Open Letter to

Members of the General Assembly and Governor Wolf

November 18, 2020


93% of Pennsylvanians agree—68% strongly—that “we have a moral obligation to take care of our environment.” Whether the focus is protecting waterways, protecting wildlife and natural areas, the importance of parks and open spaces, or preserving productive farms, overwhelming supermajorities of Pennsylvanians find these environmental matters “very important.” These feelings cross party lines; for example, “protecting PA’s drinking water” is found to be very important by 75% of Republicans, 84% of Independents, and 92% of Democrats.

Moreover, 9 in 10 voters agree that even with the present tight budget, we should still find the money to invest in protecting Pennsylvania’s land, water and wildlife (87 percent agree), that protecting water quality and land in Pennsylvania is critical to keeping the state’s economy strong (90 percent agree), and that it is more important to have parks, preserves, and other public spaces where we can safely enjoy the outdoors (91 percent agree). Notably, there is substantial intensity behind these attitudes, as broad majorities report strongly agreeing with each sentiment.[i]

The numbers demonstrate that Pennsylvanians care deeply about the environment and want to ensure that state investments in projects that support our parks and public open spaces, protect water and wildlife, and provide other environmental benefits continue—no matter the present crisis.

In addition to being strongly supported by the public, investing in Pennsylvania’s environment makes strong fiscal sense. It is well established that state environmental investments provide tremendous rates of return—whether the measure is job creation and economic activity, costs avoided (such as public health and flooding), net tax revenues, or the wellbeing of people and communities.[ii]

The widely acclaimed Keystone Recreation, Park and Conservation Fund and Environmental Stewardship Fund are proven vehicles for making environmental investments and keeping Pennsylvania communities great places to live, work, and play. Good for the environment, good for the economy, it is more important than ever to keep Keystone and ESF investments flowing. With pandemic-driven fundamental shifts underway in the economy and businesses and skilled workers looking more than ever at quality of life in making location decisions, the General Assembly should be considering how it might increase investments through these time-tested funds.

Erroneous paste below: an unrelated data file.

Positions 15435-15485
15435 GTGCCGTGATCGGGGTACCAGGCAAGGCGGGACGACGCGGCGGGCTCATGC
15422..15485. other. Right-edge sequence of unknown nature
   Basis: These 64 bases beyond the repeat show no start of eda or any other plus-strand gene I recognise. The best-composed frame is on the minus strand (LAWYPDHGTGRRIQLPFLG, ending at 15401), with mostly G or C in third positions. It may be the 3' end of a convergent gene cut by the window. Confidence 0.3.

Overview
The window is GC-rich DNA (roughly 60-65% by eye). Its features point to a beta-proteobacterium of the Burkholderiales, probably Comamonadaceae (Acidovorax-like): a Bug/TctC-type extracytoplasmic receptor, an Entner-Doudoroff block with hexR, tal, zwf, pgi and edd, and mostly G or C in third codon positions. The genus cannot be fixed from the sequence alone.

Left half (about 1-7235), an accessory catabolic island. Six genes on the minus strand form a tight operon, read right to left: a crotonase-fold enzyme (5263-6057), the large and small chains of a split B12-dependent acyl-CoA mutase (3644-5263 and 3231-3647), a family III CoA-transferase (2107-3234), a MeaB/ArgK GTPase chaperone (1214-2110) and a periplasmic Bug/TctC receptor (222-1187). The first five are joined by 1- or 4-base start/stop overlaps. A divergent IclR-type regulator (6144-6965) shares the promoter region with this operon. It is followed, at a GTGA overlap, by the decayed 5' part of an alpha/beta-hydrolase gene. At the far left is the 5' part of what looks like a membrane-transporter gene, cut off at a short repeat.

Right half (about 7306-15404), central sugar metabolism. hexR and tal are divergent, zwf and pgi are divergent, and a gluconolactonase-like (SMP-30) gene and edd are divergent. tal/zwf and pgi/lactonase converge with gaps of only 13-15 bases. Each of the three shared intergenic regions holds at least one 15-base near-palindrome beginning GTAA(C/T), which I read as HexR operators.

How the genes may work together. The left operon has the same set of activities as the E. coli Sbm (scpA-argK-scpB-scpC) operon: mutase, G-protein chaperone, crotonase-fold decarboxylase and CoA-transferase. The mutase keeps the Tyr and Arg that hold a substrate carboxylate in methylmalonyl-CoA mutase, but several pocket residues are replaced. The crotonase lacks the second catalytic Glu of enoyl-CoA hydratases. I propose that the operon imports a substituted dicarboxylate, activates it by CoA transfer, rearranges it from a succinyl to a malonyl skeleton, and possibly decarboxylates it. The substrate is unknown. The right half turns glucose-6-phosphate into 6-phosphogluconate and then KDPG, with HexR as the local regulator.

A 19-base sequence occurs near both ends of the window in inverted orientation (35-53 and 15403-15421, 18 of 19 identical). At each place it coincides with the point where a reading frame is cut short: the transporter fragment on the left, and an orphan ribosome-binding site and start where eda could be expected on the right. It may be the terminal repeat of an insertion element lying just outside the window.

For more information, please reach out to the people and organizations of the Coalition including but not limited to:

Chesapeake Bay Foundation
Shannon Gority, PA Executive Director
[email protected]

Conservation Voters of PA
Joshua McNeil, Executive Director
[email protected]

Ducks Unlimited
Nikki Ghorpade, Government Affairs Representative
[email protected]

Foundation for Pennsylvania Watersheds
John Dawes, Executive Director
[email protected]

Lancaster Farmland Trust
Jeffrey Swinehart, Chief Operating Officer
[email protected]

Natural Lands
Oliver? P. Bass, President
[email protected]

Jacquelyn Bonomo, President & CEO
[email protected]

Pennsylvania Environmental Council
John Walliser, Senior Vice President
[email protected]

Pennsylvania Parks and Forests Foundation
Marci Mowery, President
[email protected]

Pennsylvania Recreation & Park Society
Tim Herd, CEO
[email protected]

Sierra Club PA Chapter
Jen Quinn, Legislative and Political Director
[email protected]

Rails-to-Trails Conservancy
Tom Sexton, Northeast Regional Director
[email protected]

The Conservation Fund
Kyle D. Shenk, PA State Director
[email protected]

The Nature Conservancy, PA/DE Chapter
Ronald L. Ramsey, Senior Policy Advisor
[email protected]

The Trust for Public Land
Owen Franklin, PA State Director
[email protected]

Trout Unlimited
Jennifer Orr-Greene, Eastern Policy Director
[email protected]

Andrew M. Loza, Executive Director
[email protected]

Western Pennsylvania Conservancy
Cynthia Carrow, Vice President
[email protected]


[i] TargetSmart survey of 1,332 likely PA voters conducted September 20-27, 2020; credibility interval of +/- 3.0%

[ii] See Pennsylvania’s Return on Investment in the Keystone Recreation, Park and Conservation Fund and other studies in the Economic Benefits section of